Translation-related and foreign language interpretation issues often come up in the courtrooms, as well as when conducting business in the EU. According to the EU case C-161/06 Skoma-Lux, the Court of Justice held that the obligations contained in the European Commission’s legislation that was not published in the Official Journal using the language of the Member State in which enforcement is sought cannot be enforced against that State. In this particular case, a specific Article in the Act of Accession for the Czech Republic was not published in Czech. The reason for this ruling – which is applicable to both legal and natural persons in a Member State – is to allow the party to familiarize itself with the law in a language they can understand. According to the court, this is only possible with the act being translated into the language of all parties it applies to.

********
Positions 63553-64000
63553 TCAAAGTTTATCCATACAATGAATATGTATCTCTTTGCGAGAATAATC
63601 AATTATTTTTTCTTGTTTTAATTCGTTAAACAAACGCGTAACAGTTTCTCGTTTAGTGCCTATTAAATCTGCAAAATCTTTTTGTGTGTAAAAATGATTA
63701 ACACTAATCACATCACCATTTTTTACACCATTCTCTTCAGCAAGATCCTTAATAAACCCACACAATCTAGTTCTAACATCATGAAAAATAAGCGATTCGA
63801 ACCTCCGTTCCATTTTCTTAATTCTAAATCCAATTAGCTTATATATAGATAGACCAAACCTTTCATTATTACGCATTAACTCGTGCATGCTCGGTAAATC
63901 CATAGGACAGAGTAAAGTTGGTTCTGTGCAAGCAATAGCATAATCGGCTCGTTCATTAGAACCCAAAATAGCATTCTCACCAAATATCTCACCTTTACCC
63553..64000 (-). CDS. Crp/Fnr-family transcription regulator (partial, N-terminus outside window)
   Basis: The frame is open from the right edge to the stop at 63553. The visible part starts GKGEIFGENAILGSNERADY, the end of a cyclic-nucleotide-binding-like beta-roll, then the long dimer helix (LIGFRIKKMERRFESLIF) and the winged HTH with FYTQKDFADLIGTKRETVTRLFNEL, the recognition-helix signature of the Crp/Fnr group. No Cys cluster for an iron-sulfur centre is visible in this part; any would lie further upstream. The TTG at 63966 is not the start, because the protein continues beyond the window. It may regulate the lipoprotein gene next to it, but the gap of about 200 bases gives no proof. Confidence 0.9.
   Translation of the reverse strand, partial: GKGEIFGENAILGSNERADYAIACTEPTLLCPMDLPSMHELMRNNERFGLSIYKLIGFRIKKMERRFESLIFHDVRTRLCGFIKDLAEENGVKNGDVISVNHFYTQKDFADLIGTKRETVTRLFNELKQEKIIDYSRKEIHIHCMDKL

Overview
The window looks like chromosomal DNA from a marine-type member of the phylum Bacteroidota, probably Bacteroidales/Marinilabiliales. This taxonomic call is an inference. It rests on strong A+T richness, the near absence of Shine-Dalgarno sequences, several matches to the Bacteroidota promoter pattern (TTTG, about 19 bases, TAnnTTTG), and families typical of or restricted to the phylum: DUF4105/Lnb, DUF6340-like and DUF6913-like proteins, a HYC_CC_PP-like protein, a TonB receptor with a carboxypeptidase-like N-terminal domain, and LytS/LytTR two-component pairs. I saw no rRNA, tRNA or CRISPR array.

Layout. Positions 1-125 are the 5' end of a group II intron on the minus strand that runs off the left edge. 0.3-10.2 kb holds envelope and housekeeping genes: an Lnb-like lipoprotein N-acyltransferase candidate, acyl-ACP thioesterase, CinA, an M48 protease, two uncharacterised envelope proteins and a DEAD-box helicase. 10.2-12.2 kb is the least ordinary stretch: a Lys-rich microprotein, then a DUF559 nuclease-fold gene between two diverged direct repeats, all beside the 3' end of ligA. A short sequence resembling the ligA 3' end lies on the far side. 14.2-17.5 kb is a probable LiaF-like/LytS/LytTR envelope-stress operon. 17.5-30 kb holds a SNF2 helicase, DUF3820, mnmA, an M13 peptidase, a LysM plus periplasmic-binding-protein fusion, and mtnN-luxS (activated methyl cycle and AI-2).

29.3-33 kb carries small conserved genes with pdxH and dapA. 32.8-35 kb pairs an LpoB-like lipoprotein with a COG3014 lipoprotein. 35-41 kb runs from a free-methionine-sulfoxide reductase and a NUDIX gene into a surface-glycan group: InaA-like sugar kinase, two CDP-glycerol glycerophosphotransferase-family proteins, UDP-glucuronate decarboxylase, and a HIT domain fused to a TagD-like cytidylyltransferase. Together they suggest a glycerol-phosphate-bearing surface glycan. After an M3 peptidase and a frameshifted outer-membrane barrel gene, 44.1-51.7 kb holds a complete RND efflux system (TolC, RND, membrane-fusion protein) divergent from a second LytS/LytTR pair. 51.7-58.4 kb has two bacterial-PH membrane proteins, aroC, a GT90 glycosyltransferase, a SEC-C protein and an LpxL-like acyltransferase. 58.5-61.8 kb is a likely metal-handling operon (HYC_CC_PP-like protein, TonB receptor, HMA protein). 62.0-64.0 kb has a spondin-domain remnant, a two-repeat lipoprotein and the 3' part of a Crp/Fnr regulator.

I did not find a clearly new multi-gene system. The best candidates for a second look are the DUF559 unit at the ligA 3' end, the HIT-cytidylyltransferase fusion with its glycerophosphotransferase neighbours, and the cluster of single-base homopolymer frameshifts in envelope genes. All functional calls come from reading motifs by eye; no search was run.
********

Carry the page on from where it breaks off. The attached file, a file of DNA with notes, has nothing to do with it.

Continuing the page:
For the attorney practicing before the EU or dealing with EU law, it is important to keep in mind the basic principle of this decision and its extent. Behind this decision is the belief that a party cannot be held to a legal requirement if that requirement is not written in their native language. Whether it be an official act, or a contract, or a business arrangement, this principle is likely to apply. For this reason, when dealing with EU clients and law, it is essential to obtain a foreign language translation of all the legal documents and papers- in the native language of all the involved parties.
To read “Multi Language Translation, Professional Language Translation, and Privacy in the EU Workplace- the International Employer’s Perspective,” click here. And to read “Certified Courtroom Translators and Document Interpreters, and Workplace Bullying in a Multi-Lingual Setting”, click here.